anarchy Anarchy is the state of a society being freely constituted without authorities or a governing body A governing body is a group of people that has the authority to exercise governance Governance is all the processes of interactions be they ...
, that characterized the
Roman Republic The Roman Republic ( la, Rēs pūblica Rōmāna ) was a state of the classical Roman civilization, run through public In public relations Public relations (PR) is the practice of managing and disseminating information from an indiv ...
during the civil wars. It became anachronistic and impracticable in the quiet and ordered society that resulted from the institution of the
Roman Empire The Roman Empire ( la, Imperium Rōmānum ; grc-gre, Βασιλεία τῶν Ῥωμαίων, Basileía tôn Rhōmaíōn) was the post-Republican Republican can refer to: Political ideology * An advocate of a republic, a type of governme ...

Roman Empire
. The peace, warranted by the Empire, should be accepted without regret for a previous age that was more favorable to the wide spread of literacy and the growth of great personality.


Critical evaluation

Some believe that at the base of all of Tacitus's work is the acceptance of the Empire as the only power able to save the state from the chaos of the civil wars. The Empire reduced the space of the orators and of the political men, but there is no viable alternative to it. Nevertheless, Tacitus does not accept the imperial government apathetically, and he shows, as in the ''
Agricola AGRICOLA (AGRICultural OnLine Access) is an online databaseAn online database is a database In computing Computing is any goal-oriented activity requiring, benefiting from, or creating computing machinery. It includes the study and experiment ...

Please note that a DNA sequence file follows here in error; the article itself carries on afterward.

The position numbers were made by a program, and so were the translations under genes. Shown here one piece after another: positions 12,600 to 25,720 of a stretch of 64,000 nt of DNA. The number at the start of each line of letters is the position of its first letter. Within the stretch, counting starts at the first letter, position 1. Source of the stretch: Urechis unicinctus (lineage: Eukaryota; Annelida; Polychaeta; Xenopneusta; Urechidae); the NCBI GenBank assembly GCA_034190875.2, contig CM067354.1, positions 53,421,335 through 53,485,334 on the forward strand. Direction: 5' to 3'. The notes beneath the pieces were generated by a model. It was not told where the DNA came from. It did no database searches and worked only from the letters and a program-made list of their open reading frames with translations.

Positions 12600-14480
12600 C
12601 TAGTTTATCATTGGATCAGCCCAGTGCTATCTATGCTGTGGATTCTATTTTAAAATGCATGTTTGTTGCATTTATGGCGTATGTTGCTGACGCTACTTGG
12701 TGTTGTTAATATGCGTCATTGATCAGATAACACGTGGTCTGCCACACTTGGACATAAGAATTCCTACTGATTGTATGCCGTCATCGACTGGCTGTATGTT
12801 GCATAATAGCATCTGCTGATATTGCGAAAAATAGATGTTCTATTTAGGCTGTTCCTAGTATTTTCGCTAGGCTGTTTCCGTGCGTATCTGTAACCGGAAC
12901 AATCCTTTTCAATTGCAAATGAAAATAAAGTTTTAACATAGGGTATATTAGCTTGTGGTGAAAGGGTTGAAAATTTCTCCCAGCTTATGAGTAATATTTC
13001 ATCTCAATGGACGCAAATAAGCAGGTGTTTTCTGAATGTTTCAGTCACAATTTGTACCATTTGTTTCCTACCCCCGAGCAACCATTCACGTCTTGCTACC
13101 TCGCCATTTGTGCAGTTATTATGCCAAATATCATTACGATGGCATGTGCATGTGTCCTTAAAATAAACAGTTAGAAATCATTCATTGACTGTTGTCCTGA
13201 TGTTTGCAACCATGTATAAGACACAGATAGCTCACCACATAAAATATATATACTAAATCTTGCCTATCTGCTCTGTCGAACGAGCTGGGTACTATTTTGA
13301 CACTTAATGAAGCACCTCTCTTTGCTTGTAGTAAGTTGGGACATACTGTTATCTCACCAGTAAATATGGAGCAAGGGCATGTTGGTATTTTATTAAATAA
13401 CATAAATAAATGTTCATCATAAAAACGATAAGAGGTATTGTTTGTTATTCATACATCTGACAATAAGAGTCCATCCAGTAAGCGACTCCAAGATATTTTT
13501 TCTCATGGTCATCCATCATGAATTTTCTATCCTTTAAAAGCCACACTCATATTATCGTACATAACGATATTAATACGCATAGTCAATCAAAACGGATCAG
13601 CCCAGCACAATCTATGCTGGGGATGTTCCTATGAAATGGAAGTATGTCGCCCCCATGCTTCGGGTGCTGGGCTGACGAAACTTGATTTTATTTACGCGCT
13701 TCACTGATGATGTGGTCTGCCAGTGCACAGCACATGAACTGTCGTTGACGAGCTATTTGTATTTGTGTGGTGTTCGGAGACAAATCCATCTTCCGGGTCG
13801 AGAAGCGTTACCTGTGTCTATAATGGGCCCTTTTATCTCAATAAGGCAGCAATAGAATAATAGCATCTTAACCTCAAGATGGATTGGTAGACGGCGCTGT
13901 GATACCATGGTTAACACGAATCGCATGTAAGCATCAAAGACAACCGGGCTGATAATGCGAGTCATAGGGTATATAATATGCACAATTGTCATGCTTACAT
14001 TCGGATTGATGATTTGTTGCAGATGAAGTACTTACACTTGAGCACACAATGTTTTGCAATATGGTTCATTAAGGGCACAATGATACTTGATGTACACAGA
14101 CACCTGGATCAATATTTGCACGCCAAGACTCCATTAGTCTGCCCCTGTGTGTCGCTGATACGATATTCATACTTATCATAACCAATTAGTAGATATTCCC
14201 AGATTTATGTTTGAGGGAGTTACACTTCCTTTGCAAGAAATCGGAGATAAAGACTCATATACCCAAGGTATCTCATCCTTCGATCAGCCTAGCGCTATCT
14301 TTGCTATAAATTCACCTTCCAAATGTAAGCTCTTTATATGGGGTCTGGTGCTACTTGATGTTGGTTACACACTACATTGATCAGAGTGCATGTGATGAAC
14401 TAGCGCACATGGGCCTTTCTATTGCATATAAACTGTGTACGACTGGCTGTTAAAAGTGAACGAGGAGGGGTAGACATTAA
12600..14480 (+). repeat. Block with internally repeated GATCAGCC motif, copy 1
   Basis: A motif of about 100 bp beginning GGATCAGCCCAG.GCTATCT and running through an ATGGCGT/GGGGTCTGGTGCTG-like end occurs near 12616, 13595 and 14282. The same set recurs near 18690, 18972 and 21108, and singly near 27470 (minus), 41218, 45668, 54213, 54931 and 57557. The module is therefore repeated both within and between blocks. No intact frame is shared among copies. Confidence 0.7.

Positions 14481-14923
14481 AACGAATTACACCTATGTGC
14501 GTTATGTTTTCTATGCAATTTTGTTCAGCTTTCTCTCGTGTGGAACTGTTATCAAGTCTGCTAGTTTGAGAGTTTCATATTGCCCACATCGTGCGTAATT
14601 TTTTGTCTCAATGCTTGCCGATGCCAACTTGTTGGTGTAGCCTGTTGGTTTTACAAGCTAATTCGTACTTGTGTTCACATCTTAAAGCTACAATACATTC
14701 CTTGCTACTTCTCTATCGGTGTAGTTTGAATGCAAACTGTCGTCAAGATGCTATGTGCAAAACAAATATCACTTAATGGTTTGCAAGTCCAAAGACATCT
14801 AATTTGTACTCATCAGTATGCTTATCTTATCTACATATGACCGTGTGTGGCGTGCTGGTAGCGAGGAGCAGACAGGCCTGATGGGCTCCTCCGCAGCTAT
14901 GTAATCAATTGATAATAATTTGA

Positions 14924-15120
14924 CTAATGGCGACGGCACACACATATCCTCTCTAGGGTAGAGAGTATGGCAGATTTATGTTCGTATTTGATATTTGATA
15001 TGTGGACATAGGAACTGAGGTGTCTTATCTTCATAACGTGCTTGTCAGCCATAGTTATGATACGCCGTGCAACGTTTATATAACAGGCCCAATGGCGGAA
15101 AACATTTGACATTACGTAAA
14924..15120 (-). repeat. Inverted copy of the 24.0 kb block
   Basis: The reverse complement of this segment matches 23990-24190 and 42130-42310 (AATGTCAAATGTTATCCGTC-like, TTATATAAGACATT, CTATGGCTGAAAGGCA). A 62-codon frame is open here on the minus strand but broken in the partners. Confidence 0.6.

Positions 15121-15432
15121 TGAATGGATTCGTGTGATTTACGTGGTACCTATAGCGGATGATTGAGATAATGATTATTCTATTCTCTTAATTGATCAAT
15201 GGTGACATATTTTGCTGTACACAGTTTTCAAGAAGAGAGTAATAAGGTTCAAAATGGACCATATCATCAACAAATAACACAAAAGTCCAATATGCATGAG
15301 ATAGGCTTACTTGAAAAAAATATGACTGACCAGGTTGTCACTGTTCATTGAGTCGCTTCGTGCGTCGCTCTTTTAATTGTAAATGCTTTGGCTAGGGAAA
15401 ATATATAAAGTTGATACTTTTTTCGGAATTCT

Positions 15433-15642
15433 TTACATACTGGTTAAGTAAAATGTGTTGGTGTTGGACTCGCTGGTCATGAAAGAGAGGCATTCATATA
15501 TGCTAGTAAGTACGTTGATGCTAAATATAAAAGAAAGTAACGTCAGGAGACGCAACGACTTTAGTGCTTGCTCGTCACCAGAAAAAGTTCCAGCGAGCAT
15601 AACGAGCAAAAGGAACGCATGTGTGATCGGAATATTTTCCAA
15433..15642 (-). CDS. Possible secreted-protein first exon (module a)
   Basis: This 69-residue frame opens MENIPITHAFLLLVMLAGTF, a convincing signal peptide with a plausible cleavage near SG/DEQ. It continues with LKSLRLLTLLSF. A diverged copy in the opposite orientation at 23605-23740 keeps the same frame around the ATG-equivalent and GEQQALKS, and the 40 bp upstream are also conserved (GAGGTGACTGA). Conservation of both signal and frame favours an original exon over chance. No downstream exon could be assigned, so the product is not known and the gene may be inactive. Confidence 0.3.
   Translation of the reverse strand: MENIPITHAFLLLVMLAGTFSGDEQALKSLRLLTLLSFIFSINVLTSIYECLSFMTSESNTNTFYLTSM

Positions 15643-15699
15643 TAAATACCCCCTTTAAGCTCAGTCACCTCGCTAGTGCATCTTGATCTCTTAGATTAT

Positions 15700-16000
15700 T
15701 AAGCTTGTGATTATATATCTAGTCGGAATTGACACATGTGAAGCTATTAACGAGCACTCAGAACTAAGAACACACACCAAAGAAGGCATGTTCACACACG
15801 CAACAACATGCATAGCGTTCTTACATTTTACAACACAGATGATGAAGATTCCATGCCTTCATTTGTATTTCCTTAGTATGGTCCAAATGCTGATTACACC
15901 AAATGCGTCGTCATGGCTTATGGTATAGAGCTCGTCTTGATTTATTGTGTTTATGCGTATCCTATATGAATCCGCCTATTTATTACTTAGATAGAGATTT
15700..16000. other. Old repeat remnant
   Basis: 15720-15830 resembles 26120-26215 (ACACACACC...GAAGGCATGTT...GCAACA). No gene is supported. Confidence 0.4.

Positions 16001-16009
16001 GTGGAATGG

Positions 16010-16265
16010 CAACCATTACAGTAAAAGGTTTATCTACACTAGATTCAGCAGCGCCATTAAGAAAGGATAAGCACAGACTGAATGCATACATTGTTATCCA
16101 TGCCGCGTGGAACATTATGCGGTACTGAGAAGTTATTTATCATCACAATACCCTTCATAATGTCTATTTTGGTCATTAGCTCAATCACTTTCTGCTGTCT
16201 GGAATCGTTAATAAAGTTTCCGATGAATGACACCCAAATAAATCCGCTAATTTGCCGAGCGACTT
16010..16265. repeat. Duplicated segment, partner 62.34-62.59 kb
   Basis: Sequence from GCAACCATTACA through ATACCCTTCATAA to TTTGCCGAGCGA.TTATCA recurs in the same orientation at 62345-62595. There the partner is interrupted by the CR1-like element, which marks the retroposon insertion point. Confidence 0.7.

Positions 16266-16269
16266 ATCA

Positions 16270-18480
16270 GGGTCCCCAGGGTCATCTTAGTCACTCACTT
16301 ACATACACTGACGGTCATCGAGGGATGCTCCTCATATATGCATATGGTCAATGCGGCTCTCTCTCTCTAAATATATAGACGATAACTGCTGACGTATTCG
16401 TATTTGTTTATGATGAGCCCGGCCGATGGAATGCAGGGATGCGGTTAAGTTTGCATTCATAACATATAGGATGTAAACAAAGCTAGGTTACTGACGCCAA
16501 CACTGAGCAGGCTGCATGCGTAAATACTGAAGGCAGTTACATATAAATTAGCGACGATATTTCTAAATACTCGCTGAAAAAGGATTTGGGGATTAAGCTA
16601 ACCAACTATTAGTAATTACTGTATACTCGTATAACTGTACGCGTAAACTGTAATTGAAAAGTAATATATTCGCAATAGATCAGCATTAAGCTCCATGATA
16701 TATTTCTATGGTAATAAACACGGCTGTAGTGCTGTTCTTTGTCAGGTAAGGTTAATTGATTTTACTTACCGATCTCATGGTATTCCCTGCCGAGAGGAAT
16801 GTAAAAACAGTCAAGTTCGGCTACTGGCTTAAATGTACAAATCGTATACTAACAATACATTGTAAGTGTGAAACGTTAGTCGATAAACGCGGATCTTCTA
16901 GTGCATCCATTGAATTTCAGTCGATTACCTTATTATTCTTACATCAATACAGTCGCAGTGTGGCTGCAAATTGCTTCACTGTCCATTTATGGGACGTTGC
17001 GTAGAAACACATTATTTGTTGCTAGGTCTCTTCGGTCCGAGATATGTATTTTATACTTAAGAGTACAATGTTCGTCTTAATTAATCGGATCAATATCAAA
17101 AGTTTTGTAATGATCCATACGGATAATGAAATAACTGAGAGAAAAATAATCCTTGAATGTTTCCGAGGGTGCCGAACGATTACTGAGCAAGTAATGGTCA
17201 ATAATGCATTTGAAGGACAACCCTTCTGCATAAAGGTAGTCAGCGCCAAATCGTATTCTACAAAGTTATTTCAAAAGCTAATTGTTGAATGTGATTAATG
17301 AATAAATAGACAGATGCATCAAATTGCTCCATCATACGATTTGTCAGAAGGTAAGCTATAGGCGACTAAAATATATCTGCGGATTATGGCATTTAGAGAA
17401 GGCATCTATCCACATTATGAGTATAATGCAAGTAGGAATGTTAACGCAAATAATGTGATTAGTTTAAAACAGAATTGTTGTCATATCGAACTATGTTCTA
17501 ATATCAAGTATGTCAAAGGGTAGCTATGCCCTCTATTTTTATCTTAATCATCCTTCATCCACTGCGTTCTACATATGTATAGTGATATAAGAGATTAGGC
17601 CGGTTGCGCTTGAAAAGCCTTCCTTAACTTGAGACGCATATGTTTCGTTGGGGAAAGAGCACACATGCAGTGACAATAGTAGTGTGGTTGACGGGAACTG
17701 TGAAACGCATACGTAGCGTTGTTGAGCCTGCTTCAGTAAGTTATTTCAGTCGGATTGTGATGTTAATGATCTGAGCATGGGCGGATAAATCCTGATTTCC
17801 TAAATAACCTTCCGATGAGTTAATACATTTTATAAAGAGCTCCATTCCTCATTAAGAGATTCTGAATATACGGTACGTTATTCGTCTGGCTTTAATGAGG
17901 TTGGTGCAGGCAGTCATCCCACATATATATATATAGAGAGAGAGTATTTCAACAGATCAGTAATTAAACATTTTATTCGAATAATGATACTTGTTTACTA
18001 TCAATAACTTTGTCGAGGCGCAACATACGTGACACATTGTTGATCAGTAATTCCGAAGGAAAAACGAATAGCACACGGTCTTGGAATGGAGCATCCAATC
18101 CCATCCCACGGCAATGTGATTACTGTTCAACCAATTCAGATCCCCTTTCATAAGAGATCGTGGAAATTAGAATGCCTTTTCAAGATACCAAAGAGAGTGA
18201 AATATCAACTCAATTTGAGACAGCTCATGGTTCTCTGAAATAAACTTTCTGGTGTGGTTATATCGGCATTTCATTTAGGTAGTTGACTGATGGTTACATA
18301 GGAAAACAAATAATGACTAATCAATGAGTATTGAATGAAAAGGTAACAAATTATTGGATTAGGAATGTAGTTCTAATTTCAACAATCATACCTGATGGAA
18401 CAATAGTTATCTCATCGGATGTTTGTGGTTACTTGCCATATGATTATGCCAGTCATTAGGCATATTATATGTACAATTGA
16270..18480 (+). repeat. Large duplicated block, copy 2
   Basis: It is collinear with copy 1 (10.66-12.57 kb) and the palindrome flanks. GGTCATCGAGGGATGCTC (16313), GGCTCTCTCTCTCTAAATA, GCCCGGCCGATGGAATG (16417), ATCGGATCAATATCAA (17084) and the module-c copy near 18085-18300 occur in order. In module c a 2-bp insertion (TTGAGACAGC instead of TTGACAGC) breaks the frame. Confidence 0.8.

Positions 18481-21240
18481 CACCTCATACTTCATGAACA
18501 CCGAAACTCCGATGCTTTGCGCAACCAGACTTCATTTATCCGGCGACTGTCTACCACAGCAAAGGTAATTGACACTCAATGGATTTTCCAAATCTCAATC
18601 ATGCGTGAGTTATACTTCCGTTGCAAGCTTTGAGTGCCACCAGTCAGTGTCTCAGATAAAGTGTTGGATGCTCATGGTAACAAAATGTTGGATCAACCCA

'' the remaining possibility of making choices that are dignified and useful to the state. The date of publication of the ''Dialogus'' is uncertain, but it was probably written after the ''Agricola'' and the ''Germania''. Many characteristics set it apart from the other works of Tacitus, so much so that its authenticity may be questioned, even if it is always grouped with the ''Agricola'' and the ''
Germania Germania ( , ), also called Magna Germania (English: ''Great Germania''), Germania Libera (English: ''Free Germania'') or Germanic Barbaricum Barbaricum (from the gr, Βαρβαρικόν, "foreign", "barbarian") is a geographical name used by ...
'' in the manuscript tradition. The way of speaking in the ''Dialogus'' seems closer to the model of Cicero, refined but not prolix, which inspired the teaching of
Quintilian Marcus Fabius Quintilianus (; 35 – 100 AD) was a Roman Roman or Romans most often refers to: *Rome , established_title = Founded , established_date = 753 BC , founder = King Romulus , image_map = M ...

Quintilian
; it lacks the incongruities that are typical of Tacitus's major historical works. It may have been written when Tacitus was young; its dedication to Fabius Iustus would thus give the date of publication, but not the date of writing. More probably, the unusually classical style may be explained by the fact that the ''Dialogus'' is a work of rhetoric. For this genre the structure, the language, and the style of Cicero were the usual models.


References


External links

* * {{Authority control Latin prose texts 2nd-century Latin books Rhetoric Dialogues Works by Tacitus